OK, I admit I’m a bit compulsive when it comes to keeping my guitars clean. And I don’t mean that in the “Look, but don’t touch” way, since many of my guitars have dings and small cracks. I mean it in terms of keeping my guitars CLEAN.
So I’ve been known to drive my techs a bit nuts. But let my pain be your gain! I’m going to share some secrets on how to keep your guitar’s finish spot-free.
Did you know your guitar’s paint job is similar to a car’s? It’s true. Your guitar’s finish consists of paint (or color), then you have a thin layer of clear coat that covers the paint. Since I have detailed a car or two in my day (another one of my interests), I’ve been using my car-detailing knowledge to my advantage. As a matter of fact, Meguiars (a company that makes consumer-and professional-grade car-detailing products) also makes polishes for guitar companies, including Fender and Jackson.
If you’ve ever used guitar polishes from music stores and still think your guitar doesn’t have that store-bought, sparkling gloss, this is because you are missing several steps needed to bring back and maintain that look. So, here are steps you can take to make your axe shiner than the next guy’s.
Step 1: Paint-Cleaning Clay Paint-cleaning clay, which you can buy in any auto parts store, looks like a child’s modeling clay. I know this sounds weird, but it works. Use some “quick detailing spray” (also from an auto parts store) to serve as a lubricant as you gently slide the paint-cleaning clay back and forth. This removes contaminants, dirt and gunk from your guitar. You can actually hear the clay pick up the contaminants. Your guitar’s finish also will be very smooth when you’re done, and you’ll get back some of its lost gloss. To clean your ax after you’re done with claying, use a microfiber cloth. Microfiber is made from thousands of tiny loops that trap dirt (and everything else) in its fibers. It cleans well and will not scratch your paint. Stay away from socks, T-shirts and the like, because they will only scratch your guitar more!
Step 2: Polish Many people get confused by this. When we think of “polishing” something, we think of shining something to a glossy finish. However, in professional talk, polish is something you use to remove light scratches embedded in the clear coat. Several guitar-detailing companies such as Planet Waves make guitar polish that do exactly that. Some guitar companies call this a paint restorer. You also can get one from a car store. Ask for car paint polish, and make sure you get something designed to remove light scratches. There are different ones available, depending on how aggressive you want to get. Most guitars have very light scratches caused by clothes, guitar picks, gig bags, etc. The best results will be obtained if you use a small polish pad (which is usually orange or red) that also can be bought at an auto parts store or car-detailing website. Buff off your guitar with a clean microfiber cloth after you get a light haze from the polish on the paint. A good job should leave your guitar fairly scratch-free, and your paint will have no oxidation. Your guitar’s rich, deep color should be back at this step. Remember to use the polish sparingly.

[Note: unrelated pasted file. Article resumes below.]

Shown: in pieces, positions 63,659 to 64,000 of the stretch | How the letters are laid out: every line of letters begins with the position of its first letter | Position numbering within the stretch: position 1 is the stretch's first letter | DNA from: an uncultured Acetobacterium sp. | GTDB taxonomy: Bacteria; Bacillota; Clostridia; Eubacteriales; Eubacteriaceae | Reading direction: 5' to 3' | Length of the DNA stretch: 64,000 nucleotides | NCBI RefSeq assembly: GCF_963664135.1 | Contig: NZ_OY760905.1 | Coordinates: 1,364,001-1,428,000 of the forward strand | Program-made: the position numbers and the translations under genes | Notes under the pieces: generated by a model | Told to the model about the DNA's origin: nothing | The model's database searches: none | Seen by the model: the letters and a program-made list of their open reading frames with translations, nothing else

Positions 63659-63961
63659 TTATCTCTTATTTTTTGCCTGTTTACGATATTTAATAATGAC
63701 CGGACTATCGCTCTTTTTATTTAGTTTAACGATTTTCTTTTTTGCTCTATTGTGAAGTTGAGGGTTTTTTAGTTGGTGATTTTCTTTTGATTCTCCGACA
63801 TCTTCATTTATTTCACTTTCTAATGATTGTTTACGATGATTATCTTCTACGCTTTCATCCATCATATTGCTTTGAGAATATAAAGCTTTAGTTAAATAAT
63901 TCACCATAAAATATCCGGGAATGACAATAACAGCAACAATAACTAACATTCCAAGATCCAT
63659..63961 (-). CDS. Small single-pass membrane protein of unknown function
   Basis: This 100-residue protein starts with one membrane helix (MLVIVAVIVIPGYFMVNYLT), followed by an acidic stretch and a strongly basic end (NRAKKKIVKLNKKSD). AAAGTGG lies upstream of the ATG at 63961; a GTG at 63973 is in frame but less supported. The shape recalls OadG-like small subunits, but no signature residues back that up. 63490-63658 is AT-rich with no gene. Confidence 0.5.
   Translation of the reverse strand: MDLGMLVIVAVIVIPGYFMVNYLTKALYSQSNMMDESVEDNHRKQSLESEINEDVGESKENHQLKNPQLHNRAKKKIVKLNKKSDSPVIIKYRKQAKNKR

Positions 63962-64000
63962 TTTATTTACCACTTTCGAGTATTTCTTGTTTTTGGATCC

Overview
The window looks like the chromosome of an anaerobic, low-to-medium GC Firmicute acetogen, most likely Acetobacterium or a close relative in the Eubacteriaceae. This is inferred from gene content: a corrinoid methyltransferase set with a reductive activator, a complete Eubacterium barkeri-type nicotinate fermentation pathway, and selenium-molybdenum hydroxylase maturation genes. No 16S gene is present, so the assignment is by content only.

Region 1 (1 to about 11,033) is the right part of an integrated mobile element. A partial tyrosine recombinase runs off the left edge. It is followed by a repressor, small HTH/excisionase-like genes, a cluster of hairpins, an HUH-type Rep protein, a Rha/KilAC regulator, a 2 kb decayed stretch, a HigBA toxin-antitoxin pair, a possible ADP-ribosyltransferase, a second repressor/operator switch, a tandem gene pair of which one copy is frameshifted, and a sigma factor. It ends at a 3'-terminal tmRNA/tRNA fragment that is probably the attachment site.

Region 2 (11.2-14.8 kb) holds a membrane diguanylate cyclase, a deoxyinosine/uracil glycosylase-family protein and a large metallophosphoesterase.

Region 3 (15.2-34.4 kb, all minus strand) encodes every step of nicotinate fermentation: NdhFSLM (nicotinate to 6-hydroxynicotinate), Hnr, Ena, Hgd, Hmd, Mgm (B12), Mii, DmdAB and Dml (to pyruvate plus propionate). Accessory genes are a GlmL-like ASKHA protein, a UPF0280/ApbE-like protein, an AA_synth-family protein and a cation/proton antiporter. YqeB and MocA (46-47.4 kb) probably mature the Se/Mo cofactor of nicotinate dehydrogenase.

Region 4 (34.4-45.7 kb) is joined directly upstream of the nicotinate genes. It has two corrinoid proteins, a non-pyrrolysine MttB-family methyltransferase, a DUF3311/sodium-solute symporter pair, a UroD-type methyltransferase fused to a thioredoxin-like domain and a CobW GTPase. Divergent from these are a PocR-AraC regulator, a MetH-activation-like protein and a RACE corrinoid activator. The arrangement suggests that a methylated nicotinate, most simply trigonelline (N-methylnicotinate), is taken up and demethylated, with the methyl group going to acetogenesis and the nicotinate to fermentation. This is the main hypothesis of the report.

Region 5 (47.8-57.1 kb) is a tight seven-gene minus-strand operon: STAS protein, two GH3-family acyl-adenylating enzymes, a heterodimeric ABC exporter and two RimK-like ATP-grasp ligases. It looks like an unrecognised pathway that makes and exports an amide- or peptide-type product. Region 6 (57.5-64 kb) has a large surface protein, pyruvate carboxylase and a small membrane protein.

Step 3: Wax OK, now you can wax your guitar. Wax will protect your clean, polished paint from oxidation, light scratches, etc. The best wax is made from 100 percent Carnauba, but other variations will also work. Wax hardens on your guitar, making a great protective barrier. You can use microfiber cloth to put the wax on your guitar and after a light haze to buff it out. Remember not to use too much, as it will make the job messy and make the wax hard to remove. If you have a hard time removing the wax, use a little car-detailing spray. If you want to make your guitar look awesome, put on a light coat of wax, let it dry, put on another coat, let it dry and buff off everything with a microfiber cloth. You’ll be amazed!
Step 4: Here’s what you have most likely been buying at your music store in an attempt to keep your guitar clean. Some of these products are labeled “guitar polish.” Since we know what a polish is now, let’s just call them “detailers.” As you can see, you have been adding some minor gloss onto a guitar that needed some TLC. After you have clayed, polished and waxed the finish, you can use your detailer on a daily basis to keep off your fingerprints and just to generally keep the finish looking glossy. Again, use a microfiber cloth to do this. Every so often, you will need to revisit steps 1 or 2 to keep your guitar looking its best. To save money, buy a bottle of car paint detailer for about $6. It will last forever and will do just as good of a job.
To recap, here’s a list of materials. You will need paint cleaning clay, microfiber cloths, car or guitar polish, a polish pad, car or guitar wax, car or guitar detailer. Most of these products can be purchased from car detailing Internet outlets, big box stores such as Walmart, car-care stores such as Autozone, or guitar-cleaning-product manufacturers such as Planet Waves. Feel free to find car paint detail tips from the internet and simply apply them to a guitar! Good luck, and keep those axes gleaming!